A moment with: Steve Spickenreuther

Photo of Steve Spickenreuther.

Steve Spickenreuther is the Director of Mission Integration for Valley City, North Dakota and the Director of Foundation for Valley City and Lisbon, North Dakota. (CHI Mercy Health in Valley City and CHI Lisbon Health in Lisbon)

Steve joined the organization in 2007, originally as IT Supervisor for the Fargo national office before a change in both personal and professional priorities took him in new directions. In January of 2023, Steve will begin his doctoral studies in mission integration, leadership and bioethics.

Philanthropy is …
Philanthropy is the spirit of giving in an effort to help make something better than what it was when you found it.
Tell us about your background and how you came to CommonSpirit?
I am a ten year veteran of the United States Army. I earned my degree in computer networking and opened my own computer shop and it was there that I received a call from CHI asking if I could help set up their new Fargo office. Subsequently, they asked me to stay on for an additional few months and ultimately for a full time position. I started as the IT Supervisor for the Fargo national office, working on a number of programs and projects. During this time, I worked closely with the Vice President of Mission Integration in the national office who told me I would make a good Mission Director. I thought about it for a year before feeling my heart strings being pulled. I went back to school for my Master's degree in health care mission integration leadership and upon graduation, and after the merger of CHI and Dignity Health, a position opened up here at CHI Mercy Health in Valley City. It came with strings attached, and those strings were that I would also take on philanthropy.
Can you tell us about your current role?
My current role is split between mission integration and philanthropy for two facilities. Depending on the day and the challenges in front of me, that determines which hat I wear. I just came out of two galas so for about a three and a half month period it was the philanthropy hat that was being worn predominantly. Now, I’m at a point where I am spending more time working on community benefit and the community health assessment which is more on the mission side. It goes back and forth.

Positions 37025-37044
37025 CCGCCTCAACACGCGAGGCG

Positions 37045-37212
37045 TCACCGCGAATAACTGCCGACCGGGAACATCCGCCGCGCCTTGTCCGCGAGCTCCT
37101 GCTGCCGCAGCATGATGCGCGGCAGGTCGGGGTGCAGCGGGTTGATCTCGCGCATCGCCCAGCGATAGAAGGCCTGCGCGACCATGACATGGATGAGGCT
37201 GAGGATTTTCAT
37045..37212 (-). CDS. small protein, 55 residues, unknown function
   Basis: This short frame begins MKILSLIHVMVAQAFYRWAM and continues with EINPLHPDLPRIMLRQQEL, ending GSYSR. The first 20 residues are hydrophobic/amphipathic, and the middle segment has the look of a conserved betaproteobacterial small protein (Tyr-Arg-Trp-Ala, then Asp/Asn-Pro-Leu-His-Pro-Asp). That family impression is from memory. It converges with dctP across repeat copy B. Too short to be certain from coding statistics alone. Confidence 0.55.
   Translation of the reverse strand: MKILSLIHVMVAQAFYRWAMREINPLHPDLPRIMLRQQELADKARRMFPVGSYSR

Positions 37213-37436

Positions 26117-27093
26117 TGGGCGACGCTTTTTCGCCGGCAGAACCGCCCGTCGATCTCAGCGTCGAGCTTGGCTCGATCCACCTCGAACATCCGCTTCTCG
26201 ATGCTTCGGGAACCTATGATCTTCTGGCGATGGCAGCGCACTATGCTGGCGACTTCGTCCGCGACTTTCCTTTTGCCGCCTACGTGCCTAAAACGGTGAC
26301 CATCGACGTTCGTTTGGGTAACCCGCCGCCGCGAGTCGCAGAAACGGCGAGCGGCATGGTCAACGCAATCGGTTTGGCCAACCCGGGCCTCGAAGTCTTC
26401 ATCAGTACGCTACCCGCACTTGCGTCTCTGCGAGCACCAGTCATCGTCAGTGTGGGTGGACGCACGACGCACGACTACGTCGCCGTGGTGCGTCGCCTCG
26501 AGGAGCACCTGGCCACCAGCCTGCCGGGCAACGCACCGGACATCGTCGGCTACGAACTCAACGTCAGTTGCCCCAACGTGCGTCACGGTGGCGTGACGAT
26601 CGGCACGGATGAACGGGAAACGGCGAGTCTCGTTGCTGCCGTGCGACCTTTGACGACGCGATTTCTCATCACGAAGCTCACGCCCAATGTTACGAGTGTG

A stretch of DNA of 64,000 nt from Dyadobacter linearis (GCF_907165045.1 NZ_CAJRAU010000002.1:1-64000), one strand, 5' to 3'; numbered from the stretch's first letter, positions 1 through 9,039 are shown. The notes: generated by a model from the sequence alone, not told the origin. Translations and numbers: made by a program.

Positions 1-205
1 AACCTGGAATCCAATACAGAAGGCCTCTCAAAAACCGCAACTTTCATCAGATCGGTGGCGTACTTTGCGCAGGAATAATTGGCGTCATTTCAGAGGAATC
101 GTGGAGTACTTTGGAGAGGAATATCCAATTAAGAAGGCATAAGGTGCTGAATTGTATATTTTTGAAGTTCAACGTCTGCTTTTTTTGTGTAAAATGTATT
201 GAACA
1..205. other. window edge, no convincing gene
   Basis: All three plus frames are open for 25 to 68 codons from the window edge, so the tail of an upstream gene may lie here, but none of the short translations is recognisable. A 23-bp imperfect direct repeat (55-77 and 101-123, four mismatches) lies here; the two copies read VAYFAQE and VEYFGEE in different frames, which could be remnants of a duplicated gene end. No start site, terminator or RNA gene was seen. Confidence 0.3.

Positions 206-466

What do you think is unique about our work?
I am the person that coined the term “gray collar worker” back when I was in the military. After my initial role in the infantry, I served in supply where I worked closely with the troops as well as the officers. I was that person in the middle who could work with anyone to get something done. That’s where my drive for the mission side of my work, and philanthropy, comes from … you have to be able to engage and meet people where they are to have the important conversations. We talk about white and blue collar workers, but there's a group in the middle that are gray collar workers and are absolutely necessary.

How do you see your work fulfilling the larger mission of CommonSpirit Health?
I see it really as a great marriage between these two roles. I’ve come to understand that the funds we raise and the causes and purpose behind them are so mission driven. The tie between the two is much closer than many others roles in the organization because philanthropy really is a part of mission.